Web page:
Wednesday, May 1, 2024

High School Internships and Senior Experience Externships this Summer

The work-based learning staff at Virginia Tech's Thinkabit Labs in the Washington, D.C. Area is welcoming students from nearby schools in Alexandria, Arlington, DC Public Schools, Fairfax, Falls Church, Loudoun, Manassas, Manassas Park, Prince George's County (MD), and Prince William County.  

We welcome students interested in any career path, but we are particularly oriented to support internships in Computer Science, Engineering (any), Environmental Science, Health and Medical Science, Natural Resources, Physical Computing, Public Policy / Government, and Social Sciences. 

While in-person and hybrid internships are encouraged, virtual internships may be limited due to the burdens of remote internships on staff. All internships should be 280 hours or more to meet the requirements of a high-quality work-based learning experience as defined by VDOE.  We strongly encourage in-person participation Tuesdays, Wednesdays and Thursdays.

Senior Experience externships (40 hours) in May and June are available for any high school senior.

Send a message expressing your interest to  

Monday, April 8, 2024

Register today - Invent Virginia / Invent DC regional event - April 13, 12 noon to 2pm

 Last-minute registration is possible, but please try to register online in advance to minimize delays when you arrive.

The form will require only a few minutes.  Those under 13 will require a parent to complete the form.   

If you're unsure about a past registration, it won't hurt to register again.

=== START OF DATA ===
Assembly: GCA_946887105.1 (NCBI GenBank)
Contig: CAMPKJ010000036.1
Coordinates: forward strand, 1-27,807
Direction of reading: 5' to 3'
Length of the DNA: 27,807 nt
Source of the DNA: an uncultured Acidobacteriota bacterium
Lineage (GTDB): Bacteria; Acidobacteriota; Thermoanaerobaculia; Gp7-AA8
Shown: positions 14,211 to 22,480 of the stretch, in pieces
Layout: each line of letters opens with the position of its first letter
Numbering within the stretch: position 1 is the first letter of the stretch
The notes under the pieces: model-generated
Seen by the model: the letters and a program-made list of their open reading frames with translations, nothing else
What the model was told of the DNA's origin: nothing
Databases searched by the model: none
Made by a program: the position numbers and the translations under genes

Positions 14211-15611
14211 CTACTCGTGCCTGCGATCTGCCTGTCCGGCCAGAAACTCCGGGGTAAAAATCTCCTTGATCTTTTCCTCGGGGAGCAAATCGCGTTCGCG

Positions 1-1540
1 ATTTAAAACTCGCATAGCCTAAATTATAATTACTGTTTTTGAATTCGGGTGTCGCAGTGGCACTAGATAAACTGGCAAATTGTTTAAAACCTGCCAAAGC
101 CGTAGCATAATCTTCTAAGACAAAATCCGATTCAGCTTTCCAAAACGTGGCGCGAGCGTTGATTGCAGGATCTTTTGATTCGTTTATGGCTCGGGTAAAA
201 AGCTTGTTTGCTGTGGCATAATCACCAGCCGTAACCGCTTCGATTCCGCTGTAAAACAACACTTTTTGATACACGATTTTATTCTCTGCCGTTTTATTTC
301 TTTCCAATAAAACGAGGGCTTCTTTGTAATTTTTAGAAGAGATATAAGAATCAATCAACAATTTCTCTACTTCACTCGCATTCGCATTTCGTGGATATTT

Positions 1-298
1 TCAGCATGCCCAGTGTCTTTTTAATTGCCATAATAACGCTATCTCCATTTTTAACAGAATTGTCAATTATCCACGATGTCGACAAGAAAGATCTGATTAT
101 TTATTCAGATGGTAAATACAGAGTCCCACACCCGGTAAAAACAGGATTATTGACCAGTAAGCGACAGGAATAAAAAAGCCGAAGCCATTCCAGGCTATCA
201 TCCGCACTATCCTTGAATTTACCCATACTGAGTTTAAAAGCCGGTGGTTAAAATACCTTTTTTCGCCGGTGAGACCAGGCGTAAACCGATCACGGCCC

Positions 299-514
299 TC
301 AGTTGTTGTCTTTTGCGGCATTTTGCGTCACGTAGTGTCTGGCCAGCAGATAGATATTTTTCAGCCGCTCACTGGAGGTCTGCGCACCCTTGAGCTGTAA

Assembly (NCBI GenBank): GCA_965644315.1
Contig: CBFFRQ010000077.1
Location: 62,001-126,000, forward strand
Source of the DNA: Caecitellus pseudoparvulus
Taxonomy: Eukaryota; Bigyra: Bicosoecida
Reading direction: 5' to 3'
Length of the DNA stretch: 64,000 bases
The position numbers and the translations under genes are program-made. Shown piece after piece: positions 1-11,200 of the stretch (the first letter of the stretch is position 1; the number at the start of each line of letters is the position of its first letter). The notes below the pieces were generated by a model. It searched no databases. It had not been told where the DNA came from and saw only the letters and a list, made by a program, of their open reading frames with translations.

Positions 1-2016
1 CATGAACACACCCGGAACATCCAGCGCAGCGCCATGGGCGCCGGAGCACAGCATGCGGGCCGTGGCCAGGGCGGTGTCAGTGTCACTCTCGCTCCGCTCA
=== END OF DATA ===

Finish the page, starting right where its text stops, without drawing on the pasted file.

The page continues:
Thursday, March 28, 2024

Neurodivergent vs. Neurotypical Individuals: Understanding the Spectrum of Human Cognition and Behavior

 How do neurodiverse individuals differ from neurotypical individuals?

Nana Awuah, March 28, 2024

In the vast field of human cognition and behavior, diversity goes far past what most readers would anticipate. Neuroscience is the collected multidisciplinary sciences that analyze the nervous system to understand the biological basis for behavior (Bloom, 2013). The neurological variances resulting from the complex functioning and structure of the brain influence how individuals experience and engage with the world. In this blog article, I explore the various aspects of neurodiversity with the goal of distinguishing  between what is considered neurotypical and what is considered neurodivergent.

As the complexities of neurological diversity are revealed, I’ll aim to help you better understand and appreciate the distinctive perspectives that make each of us unique!

Defining Neurodiverse & Neurotypical

Neurodiverse is a term commonly used to describe persons displaying or characterized by autistic or other neurologically atypical patterns of thought or behavior. Gregor Wolbring (2007) provides a frequently cited definition, “Neurodiversity is defined as the whole of human mental or psychological neurological structures or behaviors, seen as not necessarily problematic, but as alternate, acceptable forms of human biology” (see Nelson, 2020). Individuals diagnosed with certain disorders, such as attention-deficit/hyperactivity disorder, anxiety, borderline personality disorder, dyslexia, dysgraphia, etc. are often identified as Neurodiverse.